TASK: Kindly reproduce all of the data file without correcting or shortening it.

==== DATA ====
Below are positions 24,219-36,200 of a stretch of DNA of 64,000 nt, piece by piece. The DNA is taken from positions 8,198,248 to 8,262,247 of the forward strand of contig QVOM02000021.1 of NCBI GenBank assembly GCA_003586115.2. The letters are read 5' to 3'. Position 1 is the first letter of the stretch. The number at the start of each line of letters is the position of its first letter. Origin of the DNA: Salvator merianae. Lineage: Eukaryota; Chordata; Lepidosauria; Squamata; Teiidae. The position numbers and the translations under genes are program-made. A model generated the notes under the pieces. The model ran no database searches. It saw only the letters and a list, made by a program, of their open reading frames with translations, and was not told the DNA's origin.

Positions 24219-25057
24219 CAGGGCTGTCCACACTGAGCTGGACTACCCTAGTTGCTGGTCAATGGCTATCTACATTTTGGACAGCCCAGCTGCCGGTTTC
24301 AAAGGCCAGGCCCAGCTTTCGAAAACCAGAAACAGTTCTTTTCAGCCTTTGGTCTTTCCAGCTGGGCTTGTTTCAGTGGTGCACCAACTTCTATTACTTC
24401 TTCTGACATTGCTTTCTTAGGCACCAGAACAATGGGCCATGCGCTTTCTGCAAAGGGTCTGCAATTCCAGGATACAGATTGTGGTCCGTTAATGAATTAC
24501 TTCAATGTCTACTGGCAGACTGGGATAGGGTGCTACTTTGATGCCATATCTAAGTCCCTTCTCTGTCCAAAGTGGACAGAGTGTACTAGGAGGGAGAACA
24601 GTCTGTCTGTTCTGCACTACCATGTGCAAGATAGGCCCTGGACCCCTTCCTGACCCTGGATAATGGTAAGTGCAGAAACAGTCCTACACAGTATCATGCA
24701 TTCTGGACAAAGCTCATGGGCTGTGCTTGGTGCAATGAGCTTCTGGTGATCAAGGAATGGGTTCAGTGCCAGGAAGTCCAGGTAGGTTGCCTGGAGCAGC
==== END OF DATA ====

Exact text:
Below are positions 24,219-36,200 of a stretch of DNA of 64,000 nt, piece by piece. The DNA is taken from positions 8,198,248 to 8,262,247 of the forward strand of contig QVOM02000021.1 of NCBI GenBank assembly GCA_003586115.2. The letters are read 5' to 3'. Position 1 is the first letter of the stretch. The number at the start of each line of letters is the position of its first letter. Origin of the DNA: Salvator merianae. Lineage: Eukaryota; Chordata; Lepidosauria; Squamata; Teiidae. The position numbers and the translations under genes are program-made. A model generated the notes under the pieces. The model ran no database searches. It saw only the letters and a list, made by a program, of their open reading frames with translations, and was not told the DNA's origin.

Positions 24219-25057
24219 CAGGGCTGTCCACACTGAGCTGGACTACCCTAGTTGCTGGTCAATGGCTATCTACATTTTGGACAGCCCAGCTGCCGGTTTC
24301 AAAGGCCAGGCCCAGCTTTCGAAAACCAGAAACAGTTCTTTTCAGCCTTTGGTCTTTCCAGCTGGGCTTGTTTCAGTGGTGCACCAACTTCTATTACTTC
24401 TTCTGACATTGCTTTCTTAGGCACCAGAACAATGGGCCATGCGCTTTCTGCAAAGGGTCTGCAATTCCAGGATACAGATTGTGGTCCGTTAATGAATTAC
24501 TTCAATGTCTACTGGCAGACTGGGATAGGGTGCTACTTTGATGCCATATCTAAGTCCCTTCTCTGTCCAAAGTGGACAGAGTGTACTAGGAGGGAGAACA
24601 GTCTGTCTGTTCTGCACTACCATGTGCAAGATAGGCCCTGGACCCCTTCCTGACCCTGGATAATGGTAAGTGCAGAAACAGTCCTACACAGTATCATGCA
24701 TTCTGGACAAAGCTCATGGGCTGTGCTTGGTGCAATGAGCTTCTGGTGATCAAGGAATGGGTTCAGTGCCAGGAAGTCCAGGTAGGTTGCCTGGAGCAGC